Checking Perfect Power

Checking Perfect Power


A positive integer n is a perfect power if it can be expressed as the power be for some two integers b and e that are both greater than one. (Any positive integer n can always be expressed as the trivial power n1, so we don’t care about those.) For example, the integers 32, 125 and 441 are perfect powers since they equal 25, 53 and 212, respectively.

This function should determine whether the positive integer n is a perfect power. Your function needs to somehow iterate through a sufficient number of possible combinations of b and e that could work, returning True right away when you find some b and e that satisfy be == n, and returning False when all relevant possibilities for b and e have been tried and found wanting.

Since n can get pretty large, your function should not examine too many combinations above and beyond those that are both necessary and sufficient to reliably determine the answer. Achieving this efficiency is the central educational point of this problem.

Input: Integer (int).

Output: Logic value (bool).


assert perfect_power(8) == True
assert perfect_power(42) == False
assert perfect_power(441) == True
assert perfect_power(469097433) == True


  • n > 0.

Related to the mission, you may be interested at Catalan’s conjecture, these days a proven mathematical theorem that says that after the special case of the two consecutive perfect powers 8 and 9, whenever a positive integer n is a perfect power, n – 1 is never a perfect power. For example, we don’t have to slog through all potential ways to express the number as an integer power to know from the get-go that 1234567890-1 is not a perfect power. This also illustrates the common asymmetry between performing a computation to opposite directions. Given some big chungus integer such as 4922235242952026704037113243122008064, but not the formula that originally produced it, it is not quite easy to tell whether that integer is a perfect power, or some perfect power plus minus one.

The mission was taken from Python CCPS 109. It is taught for Ryerson Chang School of Continuing Education by Ilkka Kokkarinen

Invalid hot key. Each hot key should be unique and valid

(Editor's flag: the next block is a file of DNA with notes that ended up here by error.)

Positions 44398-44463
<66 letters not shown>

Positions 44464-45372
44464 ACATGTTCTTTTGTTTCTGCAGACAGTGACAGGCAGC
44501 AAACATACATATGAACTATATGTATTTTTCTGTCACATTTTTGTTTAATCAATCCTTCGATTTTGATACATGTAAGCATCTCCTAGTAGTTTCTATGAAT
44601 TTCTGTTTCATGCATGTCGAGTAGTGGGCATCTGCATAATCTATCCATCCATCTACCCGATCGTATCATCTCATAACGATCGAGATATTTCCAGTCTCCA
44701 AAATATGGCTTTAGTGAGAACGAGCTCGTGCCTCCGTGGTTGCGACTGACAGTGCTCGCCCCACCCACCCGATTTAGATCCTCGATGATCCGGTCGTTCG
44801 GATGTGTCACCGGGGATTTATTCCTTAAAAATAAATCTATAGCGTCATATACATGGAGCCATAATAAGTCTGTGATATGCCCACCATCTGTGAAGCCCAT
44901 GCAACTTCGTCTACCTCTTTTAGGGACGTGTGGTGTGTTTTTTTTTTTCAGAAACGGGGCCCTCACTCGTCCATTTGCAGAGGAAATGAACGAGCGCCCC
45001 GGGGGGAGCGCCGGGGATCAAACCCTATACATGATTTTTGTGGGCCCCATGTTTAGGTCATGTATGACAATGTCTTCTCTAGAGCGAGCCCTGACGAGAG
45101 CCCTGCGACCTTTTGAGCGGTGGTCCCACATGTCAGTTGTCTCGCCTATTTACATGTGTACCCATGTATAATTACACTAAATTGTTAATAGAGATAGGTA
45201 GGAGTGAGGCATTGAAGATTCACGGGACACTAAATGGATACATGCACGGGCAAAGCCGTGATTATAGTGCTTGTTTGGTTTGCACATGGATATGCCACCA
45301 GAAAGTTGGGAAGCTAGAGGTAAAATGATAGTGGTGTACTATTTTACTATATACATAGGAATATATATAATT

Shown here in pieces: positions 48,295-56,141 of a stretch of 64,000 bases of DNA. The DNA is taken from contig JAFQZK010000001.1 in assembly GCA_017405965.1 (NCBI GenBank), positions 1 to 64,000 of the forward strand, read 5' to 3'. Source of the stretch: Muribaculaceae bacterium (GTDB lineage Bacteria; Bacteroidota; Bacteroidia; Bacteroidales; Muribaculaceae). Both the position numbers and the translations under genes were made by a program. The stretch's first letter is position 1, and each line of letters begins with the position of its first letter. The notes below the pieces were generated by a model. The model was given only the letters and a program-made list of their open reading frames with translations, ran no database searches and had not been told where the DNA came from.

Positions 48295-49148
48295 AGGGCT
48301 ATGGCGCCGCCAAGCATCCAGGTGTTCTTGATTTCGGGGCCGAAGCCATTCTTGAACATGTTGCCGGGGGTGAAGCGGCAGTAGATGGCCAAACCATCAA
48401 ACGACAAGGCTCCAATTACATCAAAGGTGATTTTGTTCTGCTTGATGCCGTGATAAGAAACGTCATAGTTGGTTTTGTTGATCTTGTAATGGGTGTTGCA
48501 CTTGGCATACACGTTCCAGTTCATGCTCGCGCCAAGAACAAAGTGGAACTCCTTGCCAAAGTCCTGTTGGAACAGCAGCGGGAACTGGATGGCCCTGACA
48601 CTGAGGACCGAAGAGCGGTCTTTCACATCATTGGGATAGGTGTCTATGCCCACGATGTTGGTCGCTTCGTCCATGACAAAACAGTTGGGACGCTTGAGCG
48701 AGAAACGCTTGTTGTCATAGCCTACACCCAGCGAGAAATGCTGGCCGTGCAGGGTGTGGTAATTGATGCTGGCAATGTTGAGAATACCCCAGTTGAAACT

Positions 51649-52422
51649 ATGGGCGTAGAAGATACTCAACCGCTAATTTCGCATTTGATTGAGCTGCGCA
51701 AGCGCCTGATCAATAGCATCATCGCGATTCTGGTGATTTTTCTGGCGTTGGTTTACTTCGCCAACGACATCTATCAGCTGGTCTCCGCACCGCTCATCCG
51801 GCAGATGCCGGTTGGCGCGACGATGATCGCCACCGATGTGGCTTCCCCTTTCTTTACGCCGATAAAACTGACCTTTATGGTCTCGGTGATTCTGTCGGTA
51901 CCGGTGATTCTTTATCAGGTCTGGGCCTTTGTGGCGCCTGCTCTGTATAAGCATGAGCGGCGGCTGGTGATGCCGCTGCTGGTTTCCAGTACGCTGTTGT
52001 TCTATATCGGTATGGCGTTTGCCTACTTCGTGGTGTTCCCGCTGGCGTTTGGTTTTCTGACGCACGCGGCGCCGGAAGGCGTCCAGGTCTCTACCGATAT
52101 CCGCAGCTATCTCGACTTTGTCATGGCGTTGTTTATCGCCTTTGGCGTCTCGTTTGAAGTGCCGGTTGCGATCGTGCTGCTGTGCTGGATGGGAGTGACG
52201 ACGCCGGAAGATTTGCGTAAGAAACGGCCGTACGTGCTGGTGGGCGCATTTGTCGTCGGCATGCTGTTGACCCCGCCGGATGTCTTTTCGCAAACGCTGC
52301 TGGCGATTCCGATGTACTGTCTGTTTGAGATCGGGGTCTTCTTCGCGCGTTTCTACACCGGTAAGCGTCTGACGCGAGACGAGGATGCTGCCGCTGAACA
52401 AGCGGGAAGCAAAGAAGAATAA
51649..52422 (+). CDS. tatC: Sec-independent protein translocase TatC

Hot keys:
CheckiO Extensions

CheckiO Extensions allow you to use local files to solve missions. More info in a blog post.

In order to install CheckiO client you'll need installed Python (version at least 3.8)

Install CheckiO Client first:

pip3 install checkio_client

Configure your tool

checkio --domain=py config --key=

Sync solutions into your local folder

checkio sync

(in beta testing) Launch local server so your browser can use it and sync solution between local file end extension on the fly. (doesn't work for safari)

checkio serv -d

Alternatevly, you can install Chrome extension or FF addon

checkio install-plugin
checkio install-plugin --ff
checkio install-plugin --chromium

Read more here about other functionality that the checkio client provides. Feel free to submit an issue in case of any difficulties.

Pair Programming (Beta-version)

Welcome to Pair Programming! Engage in real-time collaboration on coding projects by starting a session and sharing the provided unique URL with friends or colleagues. This feature is perfect for joint project development, debugging, or learning new skills together. Simply click 'Start Session' to begin your collaborative coding journey!

Waiting for Pair Programming to start...

You are trying to join a pair programming session that has not started yet.

Please wait for the session creator to join.

Waiting for Pair Programming to reconnect...

It looks like the creator of the pair programming session closed the editor window.

It might happen accidentally, so that you can wait for reconnection.

<< <
> >>
exec show

Whats Next?

Free accounts will see Best CheckiO solutions with some delay.
Best Solutions will be opened in a moment
Become Awesome and Don't wait
The next stage is ""
Will be activated in
View More Solutions Random Review Solutions Go to the next mission